Fortune has a great story about the rising importance of recommendation engines and the search for the perfect one. Excerpt:
The Web is leaving the era of search and entering one of discovery. What's the difference? Search is what you do when you're looking for something. Discovery is when something wonderful that you didn't know existed, or didn't know how to ask for, finds you. When it comes to search, there's a clear winner - a $145 billion company called Google (Charts).
But there is no go-to discovery engine - yet. Building a personalized discovery mechanism will mean tapping into all the manners of expression, categorization, and opinions that exist on the Web today. It's no easy feat, but if a company can pull it off and make the formula portable so it works on your mobile phone - well, such a tool could change not just marketing, but all of commerce.
It has in-depth examples from Pandora, Slide, and Whattorent.com. It also offers this bit of speculation about Google's plans to get into the recommendation game:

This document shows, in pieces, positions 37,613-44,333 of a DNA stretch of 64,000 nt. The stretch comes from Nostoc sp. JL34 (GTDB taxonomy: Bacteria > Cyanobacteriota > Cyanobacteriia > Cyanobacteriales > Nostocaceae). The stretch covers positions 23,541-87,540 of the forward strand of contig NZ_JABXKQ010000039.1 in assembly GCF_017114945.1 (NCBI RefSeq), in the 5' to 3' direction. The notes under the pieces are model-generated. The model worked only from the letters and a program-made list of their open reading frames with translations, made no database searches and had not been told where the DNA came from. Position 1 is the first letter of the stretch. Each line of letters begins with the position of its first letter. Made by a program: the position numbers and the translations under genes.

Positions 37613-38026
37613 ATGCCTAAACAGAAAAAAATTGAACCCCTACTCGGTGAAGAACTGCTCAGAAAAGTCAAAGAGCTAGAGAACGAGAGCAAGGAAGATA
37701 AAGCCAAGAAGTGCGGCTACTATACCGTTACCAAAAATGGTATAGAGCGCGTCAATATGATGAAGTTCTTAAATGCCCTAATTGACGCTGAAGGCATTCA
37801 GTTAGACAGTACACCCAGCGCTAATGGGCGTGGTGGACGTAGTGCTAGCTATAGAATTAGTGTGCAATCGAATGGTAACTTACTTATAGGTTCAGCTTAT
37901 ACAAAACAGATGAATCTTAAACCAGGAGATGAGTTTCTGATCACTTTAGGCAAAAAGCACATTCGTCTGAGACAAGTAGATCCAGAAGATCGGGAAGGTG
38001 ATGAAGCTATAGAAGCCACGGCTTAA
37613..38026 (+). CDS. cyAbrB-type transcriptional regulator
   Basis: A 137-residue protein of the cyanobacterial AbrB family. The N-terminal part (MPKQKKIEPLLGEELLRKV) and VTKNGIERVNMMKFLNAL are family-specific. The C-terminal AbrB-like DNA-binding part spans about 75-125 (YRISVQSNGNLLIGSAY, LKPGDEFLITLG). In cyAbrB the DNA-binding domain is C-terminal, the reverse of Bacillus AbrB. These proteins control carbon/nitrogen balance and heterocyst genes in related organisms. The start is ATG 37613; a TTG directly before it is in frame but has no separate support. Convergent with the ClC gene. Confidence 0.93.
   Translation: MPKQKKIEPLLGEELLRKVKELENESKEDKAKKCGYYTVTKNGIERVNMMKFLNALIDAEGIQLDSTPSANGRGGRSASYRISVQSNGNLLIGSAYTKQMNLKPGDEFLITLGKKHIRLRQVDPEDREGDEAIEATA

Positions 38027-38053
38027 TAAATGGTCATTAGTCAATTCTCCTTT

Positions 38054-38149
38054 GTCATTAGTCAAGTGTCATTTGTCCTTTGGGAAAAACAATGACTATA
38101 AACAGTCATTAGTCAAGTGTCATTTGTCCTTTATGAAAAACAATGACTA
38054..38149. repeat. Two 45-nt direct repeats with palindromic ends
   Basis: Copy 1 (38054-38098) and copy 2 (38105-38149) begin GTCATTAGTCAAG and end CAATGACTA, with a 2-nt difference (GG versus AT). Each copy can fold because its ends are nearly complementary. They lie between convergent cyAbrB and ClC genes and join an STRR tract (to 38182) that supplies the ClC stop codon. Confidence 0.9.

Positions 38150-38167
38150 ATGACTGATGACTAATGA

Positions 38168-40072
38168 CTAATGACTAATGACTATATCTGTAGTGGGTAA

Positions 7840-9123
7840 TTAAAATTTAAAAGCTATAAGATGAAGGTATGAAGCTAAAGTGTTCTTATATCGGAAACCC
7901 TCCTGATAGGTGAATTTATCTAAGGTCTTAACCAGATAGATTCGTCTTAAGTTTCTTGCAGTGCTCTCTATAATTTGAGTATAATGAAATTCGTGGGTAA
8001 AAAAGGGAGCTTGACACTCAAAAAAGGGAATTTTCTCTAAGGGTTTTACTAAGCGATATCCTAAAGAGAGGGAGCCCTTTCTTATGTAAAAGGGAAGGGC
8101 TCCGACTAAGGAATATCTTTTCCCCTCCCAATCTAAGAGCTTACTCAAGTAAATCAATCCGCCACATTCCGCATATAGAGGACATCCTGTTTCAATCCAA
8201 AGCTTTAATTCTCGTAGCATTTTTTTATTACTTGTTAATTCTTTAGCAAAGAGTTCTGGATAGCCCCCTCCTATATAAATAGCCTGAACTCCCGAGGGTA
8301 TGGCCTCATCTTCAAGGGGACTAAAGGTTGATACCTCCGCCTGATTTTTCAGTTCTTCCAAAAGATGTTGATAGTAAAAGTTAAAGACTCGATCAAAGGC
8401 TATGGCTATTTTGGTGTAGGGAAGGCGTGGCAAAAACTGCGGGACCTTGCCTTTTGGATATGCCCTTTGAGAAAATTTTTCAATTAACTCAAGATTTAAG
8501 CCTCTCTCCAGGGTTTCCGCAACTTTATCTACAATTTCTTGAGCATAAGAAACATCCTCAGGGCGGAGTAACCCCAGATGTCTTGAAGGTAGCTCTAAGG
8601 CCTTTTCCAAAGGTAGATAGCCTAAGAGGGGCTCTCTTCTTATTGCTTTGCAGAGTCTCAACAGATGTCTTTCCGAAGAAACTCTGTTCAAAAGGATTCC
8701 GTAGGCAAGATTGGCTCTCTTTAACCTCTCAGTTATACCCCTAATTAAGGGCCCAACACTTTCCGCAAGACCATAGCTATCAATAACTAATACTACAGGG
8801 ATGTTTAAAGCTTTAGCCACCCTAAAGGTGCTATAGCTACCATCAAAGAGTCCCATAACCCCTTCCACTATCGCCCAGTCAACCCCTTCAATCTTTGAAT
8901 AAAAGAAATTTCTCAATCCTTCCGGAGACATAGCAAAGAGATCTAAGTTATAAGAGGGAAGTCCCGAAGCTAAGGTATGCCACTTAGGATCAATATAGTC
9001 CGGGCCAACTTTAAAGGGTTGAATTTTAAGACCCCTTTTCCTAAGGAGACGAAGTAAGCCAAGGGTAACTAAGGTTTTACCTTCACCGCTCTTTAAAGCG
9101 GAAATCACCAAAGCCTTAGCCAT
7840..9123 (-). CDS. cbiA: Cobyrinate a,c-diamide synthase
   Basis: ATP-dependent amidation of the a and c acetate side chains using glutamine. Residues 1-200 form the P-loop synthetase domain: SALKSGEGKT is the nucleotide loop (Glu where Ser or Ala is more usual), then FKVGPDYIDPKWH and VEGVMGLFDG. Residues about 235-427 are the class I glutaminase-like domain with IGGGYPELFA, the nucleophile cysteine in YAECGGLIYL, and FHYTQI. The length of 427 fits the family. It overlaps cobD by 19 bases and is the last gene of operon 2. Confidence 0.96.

Steve Johnson, CEO of Boston-based recommender system ChoiceStream, which provides the collaborative filtering engine behind AOL.com, Blockbuster.com, iTunes and Directv.com, says he's been talking to Google about building a system for YouTube.
As usual, TechDirt is not impressed.
You can do what Google Video and YouTube do—match the terms to the words surrounding a particular video such as the title, description, tags and other so-called metadata.
Or you can do what Dabble does—search all the text that is available, but then rank the results based on how humans interact with a particular video. These “gestures,” as Dabble CEO Mary Hodder likes to call them, include whether anyone on Dabble (or sometimes the Web at large) has blogged about a video, tagged it, linked to it, bookmarked it, added it to a playlist, or searched for it. I recently caught up with Hodder for an update on Dabbe;. She says: